Really, I found everything about The Golem and the Jinni just fabulous. Both the Golem and the Jinni were astoundingly realistic, especially considering they are mythical creatures. What is particularly well done with their characterization is the fact that their concerns are at the same time unique to a golem (or a jinni), but also contain threads that would make their problems easy to relate to for we non-magical beings. Wecker’s turn-of-the-century Jewish and Syrian immigrant communities are also vividly drawn and compelling, making The Golem and the Jinni a real treat for lovers of historical fiction.

The Golem and the Jinni is one of the very rare books that I wish was longer, so that I might continue to dwell within its pages. Very highly recommended.

Source: Publisher.
Learn more about The Golem and the Jinni on the publisher’s website

 

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Call Me Zelda by Erika Robuck – Book Review

Call Me Zelda by Erika Robuck
Published by NAL Trade, an imprint of Penguin

Like Therese Fowler’s Z, Call Me Zelda is a story of the life of Zelda Fitzgerald, perhaps best known as the troubled wife of F. Scott Fitzgerald, although an accomplished writer and artist in her own right. Whereas Z focuses on Zelda’s life from the time she met Scott, Call Me Zelda begins after Zelda has already been institutionalized for mental illness. Robuck’s protagonist is not Zelda herself, but Anna, a psychiatric nurse at Zelda’s hospital, with whom Zelda forms an attachment. Anna is an engaging, well-drawn character, and a very necessary one. Robuck’s Zelda is increasingly in the grips of her mental illness, and thus not truly fit to narrate her own story, devolving as she is into madness. Anna, while in the grips of pain from her own losses, is able to see Zelda and Scott’s lives a bit more objectively, despite her attachment to Zelda.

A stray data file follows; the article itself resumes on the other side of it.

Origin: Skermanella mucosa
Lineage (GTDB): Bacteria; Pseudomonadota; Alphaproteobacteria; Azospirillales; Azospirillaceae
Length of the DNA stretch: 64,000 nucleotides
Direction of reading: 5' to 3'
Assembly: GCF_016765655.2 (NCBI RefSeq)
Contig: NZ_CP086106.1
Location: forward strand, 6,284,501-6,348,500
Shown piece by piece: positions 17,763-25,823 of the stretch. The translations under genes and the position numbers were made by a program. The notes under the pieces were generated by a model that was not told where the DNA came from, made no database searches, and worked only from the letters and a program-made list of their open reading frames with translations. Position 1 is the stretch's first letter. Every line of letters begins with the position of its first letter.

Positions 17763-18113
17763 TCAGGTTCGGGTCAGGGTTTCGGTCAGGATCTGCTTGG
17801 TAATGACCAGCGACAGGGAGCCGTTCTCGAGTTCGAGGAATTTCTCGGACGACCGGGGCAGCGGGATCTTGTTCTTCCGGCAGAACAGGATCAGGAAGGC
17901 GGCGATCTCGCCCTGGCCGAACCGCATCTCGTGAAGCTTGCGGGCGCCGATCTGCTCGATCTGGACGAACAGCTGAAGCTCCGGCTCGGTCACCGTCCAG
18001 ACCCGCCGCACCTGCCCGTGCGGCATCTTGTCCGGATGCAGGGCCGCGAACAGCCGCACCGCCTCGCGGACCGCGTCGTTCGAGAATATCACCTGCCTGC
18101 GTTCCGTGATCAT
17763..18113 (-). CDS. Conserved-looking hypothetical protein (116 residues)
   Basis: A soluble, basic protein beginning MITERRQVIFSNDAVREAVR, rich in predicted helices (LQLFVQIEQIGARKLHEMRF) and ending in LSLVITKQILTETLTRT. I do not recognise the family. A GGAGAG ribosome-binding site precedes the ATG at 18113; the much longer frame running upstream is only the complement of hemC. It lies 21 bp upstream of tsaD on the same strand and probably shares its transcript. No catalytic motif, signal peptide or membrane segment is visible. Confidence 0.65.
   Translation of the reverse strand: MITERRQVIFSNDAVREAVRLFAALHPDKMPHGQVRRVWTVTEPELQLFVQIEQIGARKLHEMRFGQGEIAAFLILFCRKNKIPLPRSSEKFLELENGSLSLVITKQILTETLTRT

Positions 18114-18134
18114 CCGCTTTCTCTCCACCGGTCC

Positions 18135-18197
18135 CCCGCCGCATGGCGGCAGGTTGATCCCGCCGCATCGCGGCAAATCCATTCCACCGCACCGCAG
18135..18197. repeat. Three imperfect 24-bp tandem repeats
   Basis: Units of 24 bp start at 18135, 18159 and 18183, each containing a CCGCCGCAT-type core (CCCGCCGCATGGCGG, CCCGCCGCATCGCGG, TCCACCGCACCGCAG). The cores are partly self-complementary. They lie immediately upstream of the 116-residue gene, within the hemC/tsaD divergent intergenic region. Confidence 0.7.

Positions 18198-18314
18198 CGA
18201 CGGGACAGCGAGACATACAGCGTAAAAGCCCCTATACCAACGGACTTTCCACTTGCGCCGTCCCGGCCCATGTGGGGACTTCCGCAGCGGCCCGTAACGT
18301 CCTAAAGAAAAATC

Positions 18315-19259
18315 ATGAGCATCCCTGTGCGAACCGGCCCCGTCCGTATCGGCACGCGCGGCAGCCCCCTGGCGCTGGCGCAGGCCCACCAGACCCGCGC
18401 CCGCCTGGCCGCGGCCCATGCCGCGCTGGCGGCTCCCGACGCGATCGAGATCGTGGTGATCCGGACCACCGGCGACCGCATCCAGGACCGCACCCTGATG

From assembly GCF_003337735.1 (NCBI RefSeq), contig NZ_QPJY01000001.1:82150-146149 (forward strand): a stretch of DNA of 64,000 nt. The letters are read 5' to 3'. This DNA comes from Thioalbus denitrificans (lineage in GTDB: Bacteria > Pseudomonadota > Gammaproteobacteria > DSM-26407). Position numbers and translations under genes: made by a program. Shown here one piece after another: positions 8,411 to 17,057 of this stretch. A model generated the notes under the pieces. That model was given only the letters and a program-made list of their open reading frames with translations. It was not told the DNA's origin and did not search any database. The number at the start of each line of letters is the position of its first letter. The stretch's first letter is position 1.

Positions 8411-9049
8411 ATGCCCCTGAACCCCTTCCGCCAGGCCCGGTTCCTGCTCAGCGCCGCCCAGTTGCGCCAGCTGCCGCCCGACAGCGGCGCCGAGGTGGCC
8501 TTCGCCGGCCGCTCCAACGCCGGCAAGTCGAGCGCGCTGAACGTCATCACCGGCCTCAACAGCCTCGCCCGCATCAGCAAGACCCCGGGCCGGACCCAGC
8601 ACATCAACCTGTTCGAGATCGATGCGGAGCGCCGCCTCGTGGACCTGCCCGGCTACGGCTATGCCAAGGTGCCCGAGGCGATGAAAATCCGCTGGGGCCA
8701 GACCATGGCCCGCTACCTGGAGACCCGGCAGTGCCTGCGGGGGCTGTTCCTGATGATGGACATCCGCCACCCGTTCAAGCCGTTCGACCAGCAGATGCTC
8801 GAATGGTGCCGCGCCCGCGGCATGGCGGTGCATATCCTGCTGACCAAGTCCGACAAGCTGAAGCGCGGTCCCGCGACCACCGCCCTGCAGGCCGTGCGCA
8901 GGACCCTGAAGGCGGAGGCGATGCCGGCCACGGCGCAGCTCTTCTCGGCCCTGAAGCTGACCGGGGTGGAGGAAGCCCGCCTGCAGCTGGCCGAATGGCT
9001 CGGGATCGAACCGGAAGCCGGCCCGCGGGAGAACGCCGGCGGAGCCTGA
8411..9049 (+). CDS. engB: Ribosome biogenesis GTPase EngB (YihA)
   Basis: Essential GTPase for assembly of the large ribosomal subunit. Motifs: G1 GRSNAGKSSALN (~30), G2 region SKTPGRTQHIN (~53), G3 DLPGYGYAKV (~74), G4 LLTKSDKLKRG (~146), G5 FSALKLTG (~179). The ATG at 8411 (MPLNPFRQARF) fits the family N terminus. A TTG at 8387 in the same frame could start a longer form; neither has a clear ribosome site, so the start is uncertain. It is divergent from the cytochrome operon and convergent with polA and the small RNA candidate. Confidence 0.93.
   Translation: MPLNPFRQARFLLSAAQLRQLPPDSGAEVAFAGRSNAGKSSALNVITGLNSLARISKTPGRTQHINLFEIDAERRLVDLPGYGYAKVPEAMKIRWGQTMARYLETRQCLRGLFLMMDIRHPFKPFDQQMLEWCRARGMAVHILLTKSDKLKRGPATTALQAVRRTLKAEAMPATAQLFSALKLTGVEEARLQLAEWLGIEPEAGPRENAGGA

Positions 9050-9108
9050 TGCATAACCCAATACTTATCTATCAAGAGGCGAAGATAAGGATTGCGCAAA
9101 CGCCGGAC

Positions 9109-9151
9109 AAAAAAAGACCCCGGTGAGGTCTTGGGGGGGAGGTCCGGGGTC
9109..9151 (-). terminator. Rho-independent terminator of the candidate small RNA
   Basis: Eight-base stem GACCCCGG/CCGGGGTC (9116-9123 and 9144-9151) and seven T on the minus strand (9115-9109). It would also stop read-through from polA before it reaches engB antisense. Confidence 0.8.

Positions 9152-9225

In many ways I liked Call Me Zelda even more than Robuck’s previous book, Hemingway’s Girl. The non-famous person is, in this case, integral to understanding the life of the famous one. Anna is also an incredibly engaging main character. She is sympathetically drawn with real pain and a real life of her own. She is complex and, therefore, interesting. Her appeal to rationality is a good balance to Zelda’s lack of reason.

Call Me Zelda is a lovely and engaging novel and if you’ve already enjoyed Z, Call Me Zelda picks up largely where it leaves off, making the two books a good pairing. Recommended.

Buy this book from:
Powells | Indiebound*

Source: Publisher, via Edelweiss.
* These links are all affiliate links. If you buy your book here I’ll make a very small amount of money that goes towards hosting, giveaways, etc.

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A White Wind Blew by James Markert – Book Review

A White Wind Blew by James Markert